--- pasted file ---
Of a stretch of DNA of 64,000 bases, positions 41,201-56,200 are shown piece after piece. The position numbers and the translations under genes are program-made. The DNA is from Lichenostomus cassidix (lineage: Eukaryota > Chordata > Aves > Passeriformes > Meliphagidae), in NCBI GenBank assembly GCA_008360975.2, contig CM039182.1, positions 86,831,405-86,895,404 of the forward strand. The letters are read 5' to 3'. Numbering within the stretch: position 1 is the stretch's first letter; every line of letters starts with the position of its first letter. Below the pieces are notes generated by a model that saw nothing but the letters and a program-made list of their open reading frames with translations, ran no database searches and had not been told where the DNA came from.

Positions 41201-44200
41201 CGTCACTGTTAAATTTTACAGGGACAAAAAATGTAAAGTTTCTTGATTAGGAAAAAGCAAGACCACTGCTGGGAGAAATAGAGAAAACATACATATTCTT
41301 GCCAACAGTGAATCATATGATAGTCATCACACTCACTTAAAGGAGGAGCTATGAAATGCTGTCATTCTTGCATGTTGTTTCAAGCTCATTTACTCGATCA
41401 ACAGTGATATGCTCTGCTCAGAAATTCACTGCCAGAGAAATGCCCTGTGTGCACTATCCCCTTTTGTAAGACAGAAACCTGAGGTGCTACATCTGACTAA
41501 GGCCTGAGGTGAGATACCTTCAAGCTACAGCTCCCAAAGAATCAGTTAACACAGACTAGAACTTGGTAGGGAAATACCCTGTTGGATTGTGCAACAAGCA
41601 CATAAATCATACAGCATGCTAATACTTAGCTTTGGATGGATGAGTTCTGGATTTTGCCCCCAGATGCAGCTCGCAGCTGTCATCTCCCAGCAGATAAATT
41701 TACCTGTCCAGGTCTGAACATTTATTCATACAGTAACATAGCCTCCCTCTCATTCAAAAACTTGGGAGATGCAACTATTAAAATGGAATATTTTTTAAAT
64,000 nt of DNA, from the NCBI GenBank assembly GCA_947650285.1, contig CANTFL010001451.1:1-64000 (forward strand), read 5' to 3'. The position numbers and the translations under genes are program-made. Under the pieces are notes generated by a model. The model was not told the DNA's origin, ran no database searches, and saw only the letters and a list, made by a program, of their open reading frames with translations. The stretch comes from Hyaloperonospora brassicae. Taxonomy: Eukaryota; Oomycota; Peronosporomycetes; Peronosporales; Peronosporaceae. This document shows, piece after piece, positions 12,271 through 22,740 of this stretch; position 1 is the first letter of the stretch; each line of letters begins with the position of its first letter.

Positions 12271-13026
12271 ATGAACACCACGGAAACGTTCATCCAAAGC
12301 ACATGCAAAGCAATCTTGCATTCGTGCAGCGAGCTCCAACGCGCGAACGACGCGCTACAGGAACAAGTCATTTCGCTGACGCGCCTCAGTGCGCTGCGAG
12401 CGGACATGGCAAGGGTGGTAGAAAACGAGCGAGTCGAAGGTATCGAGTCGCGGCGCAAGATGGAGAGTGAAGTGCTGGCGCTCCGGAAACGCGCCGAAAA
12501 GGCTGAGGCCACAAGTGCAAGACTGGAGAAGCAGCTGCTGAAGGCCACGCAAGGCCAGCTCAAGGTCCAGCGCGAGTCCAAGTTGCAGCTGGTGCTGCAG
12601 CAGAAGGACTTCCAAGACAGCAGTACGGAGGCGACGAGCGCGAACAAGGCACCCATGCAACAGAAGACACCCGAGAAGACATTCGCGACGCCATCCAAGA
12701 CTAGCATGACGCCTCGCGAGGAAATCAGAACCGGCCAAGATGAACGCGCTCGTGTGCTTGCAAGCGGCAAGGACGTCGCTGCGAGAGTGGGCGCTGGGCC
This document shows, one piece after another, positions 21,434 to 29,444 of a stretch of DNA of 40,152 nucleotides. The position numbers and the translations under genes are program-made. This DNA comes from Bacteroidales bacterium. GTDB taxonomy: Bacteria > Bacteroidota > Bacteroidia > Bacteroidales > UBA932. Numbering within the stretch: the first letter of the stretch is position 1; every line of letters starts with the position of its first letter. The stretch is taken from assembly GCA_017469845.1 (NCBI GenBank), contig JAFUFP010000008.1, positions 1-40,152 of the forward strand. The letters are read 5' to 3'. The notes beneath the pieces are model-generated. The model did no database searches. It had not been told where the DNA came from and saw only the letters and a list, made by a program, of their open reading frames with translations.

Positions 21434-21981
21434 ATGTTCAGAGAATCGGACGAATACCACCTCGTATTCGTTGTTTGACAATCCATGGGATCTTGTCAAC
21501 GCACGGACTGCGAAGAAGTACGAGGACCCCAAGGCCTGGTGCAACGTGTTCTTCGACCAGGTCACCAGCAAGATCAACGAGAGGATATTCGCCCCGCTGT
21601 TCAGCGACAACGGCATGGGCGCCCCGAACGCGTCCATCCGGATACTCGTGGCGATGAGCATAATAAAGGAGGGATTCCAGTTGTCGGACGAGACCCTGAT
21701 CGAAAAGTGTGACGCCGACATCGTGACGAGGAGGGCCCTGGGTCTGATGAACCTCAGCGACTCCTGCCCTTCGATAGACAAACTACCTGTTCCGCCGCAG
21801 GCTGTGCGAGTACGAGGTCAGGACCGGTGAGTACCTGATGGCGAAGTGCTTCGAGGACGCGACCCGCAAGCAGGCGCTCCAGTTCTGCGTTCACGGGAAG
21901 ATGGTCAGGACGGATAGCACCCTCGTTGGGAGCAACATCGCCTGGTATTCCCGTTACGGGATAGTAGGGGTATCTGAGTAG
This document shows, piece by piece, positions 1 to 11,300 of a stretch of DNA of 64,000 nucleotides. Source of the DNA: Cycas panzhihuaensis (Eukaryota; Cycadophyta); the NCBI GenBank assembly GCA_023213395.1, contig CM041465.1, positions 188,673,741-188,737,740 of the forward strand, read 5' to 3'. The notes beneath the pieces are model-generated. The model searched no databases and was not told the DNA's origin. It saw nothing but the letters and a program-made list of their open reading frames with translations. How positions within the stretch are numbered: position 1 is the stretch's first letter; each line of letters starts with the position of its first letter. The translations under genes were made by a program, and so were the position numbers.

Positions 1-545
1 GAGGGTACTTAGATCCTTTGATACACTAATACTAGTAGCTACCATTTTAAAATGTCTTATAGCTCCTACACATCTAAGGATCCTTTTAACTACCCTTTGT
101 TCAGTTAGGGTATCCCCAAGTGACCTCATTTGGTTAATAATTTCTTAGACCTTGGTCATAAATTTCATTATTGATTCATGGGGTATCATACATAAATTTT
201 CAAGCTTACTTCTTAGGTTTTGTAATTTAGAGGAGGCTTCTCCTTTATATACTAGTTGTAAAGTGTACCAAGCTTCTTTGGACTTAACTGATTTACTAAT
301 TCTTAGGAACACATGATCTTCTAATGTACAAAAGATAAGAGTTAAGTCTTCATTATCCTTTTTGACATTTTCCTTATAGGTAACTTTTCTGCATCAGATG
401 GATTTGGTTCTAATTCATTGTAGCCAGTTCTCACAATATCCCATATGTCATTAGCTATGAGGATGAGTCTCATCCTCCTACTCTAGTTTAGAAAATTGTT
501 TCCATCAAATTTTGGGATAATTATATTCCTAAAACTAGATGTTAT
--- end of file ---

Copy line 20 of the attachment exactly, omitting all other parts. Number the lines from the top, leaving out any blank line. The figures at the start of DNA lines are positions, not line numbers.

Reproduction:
21501 GCACGGACTGCGAAGAAGTACGAGGACCCCAAGGCCTGGTGCAACGTGTTCTTCGACCAGGTCACCAGCAAGATCAACGAGAGGATATTCGCCCCGCTGT